Another Address

I erased another address of one of my children today, changed her contact info in my iPhone, and as I wrote in her new street and city, thought about my mother’s tattered address book. Mom didn’t bother to write in pencil, so she wrote our new addresses in ink, in her miniature handwriting, above or on the side of the old ones, every inch of the page covered with details of the new places we lived. My sister and I would marvel and laugh whenever we saw how many times we had moved after we left our parent’s home. Or sometimes cry, remembering the trauma and emotional upheaval that occurred at a certain location.

Moving – to a new city, a new apartment, a new life – represents, to me, the unstoppable changes that occur in this human existence. We change jobs, cars, doctors, favorite foods, significant others, perfumes, beliefs, hair color, friends. We have a favorite author and devour all of her books, then open to someone else’s words and purview of life; we follow a beloved teacher, leader, or band, and then leave them to adore someone new. Like seasons, we pass from one variation of ourselves to another, never leaving the core of who we are, but shedding, growing, and creating our form over and over again.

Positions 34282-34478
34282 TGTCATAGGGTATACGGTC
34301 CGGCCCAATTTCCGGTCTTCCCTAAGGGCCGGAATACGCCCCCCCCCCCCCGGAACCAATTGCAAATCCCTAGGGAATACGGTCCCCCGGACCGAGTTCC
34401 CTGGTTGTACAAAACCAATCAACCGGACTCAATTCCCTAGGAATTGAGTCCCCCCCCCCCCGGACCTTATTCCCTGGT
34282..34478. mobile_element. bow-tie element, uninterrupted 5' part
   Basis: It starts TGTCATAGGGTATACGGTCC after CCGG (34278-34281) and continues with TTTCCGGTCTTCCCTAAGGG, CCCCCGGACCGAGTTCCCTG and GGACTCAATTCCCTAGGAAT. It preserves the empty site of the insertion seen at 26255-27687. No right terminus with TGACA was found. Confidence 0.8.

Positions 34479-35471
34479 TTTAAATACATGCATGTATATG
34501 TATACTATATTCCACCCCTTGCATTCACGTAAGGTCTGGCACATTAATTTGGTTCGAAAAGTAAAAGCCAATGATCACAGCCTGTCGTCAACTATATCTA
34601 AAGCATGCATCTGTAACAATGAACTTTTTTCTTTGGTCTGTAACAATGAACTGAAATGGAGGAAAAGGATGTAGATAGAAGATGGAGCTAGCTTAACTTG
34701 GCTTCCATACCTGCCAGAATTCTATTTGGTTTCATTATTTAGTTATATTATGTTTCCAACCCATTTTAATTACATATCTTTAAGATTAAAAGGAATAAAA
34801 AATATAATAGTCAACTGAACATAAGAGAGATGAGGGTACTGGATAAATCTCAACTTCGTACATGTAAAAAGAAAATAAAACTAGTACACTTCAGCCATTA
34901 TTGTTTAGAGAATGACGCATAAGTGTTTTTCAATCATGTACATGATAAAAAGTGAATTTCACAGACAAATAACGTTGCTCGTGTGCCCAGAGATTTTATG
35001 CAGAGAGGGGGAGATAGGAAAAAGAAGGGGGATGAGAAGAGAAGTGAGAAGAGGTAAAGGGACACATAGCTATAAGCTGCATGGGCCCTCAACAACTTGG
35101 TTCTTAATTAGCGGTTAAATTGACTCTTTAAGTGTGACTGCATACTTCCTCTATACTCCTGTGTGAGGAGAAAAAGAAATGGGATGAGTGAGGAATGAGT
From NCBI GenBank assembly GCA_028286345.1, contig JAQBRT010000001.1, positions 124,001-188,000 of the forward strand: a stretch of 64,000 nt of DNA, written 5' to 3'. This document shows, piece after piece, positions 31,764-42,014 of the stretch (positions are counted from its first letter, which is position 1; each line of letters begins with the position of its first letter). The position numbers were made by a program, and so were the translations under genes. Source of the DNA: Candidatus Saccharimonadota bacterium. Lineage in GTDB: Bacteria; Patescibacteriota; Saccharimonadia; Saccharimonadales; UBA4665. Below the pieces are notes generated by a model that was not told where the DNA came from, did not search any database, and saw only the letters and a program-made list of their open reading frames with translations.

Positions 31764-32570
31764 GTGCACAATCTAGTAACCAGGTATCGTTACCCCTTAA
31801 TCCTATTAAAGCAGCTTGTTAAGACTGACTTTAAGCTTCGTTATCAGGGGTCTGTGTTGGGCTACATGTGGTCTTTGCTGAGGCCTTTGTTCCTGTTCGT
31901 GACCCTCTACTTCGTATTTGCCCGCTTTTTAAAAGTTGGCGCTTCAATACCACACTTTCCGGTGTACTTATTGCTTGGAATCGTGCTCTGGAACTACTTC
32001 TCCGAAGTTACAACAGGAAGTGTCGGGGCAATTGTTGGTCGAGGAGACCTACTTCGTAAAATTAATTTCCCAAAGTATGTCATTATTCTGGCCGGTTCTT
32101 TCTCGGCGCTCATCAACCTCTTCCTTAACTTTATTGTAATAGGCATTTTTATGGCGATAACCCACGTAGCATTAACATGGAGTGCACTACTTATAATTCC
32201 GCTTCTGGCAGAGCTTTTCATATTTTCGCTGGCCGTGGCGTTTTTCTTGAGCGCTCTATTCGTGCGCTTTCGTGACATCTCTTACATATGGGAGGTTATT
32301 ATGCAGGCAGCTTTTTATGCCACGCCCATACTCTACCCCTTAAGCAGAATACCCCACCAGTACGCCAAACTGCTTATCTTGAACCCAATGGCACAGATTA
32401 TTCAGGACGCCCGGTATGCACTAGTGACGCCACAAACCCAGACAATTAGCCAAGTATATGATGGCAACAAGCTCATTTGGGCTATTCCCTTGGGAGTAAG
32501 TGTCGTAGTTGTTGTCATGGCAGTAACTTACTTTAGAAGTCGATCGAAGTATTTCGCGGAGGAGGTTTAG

Change demands courage, demands faith, and a sense that all will be right, even if everything is different. I welcome change — it is a part of my character to love what is new – but many people are petrified to enter the unknown, even though it is inevitable to stand at the edge of a place we have never been.

As this child of mine flew off, I wrote her new address in pencil, and envisioned her excelling in her new place, trusting that this adventure is exactly the change she needs.

“Here is the instruction: Only connect. Wherever you are, right now, pay attention. Forever.” – Sylvia Boorstein

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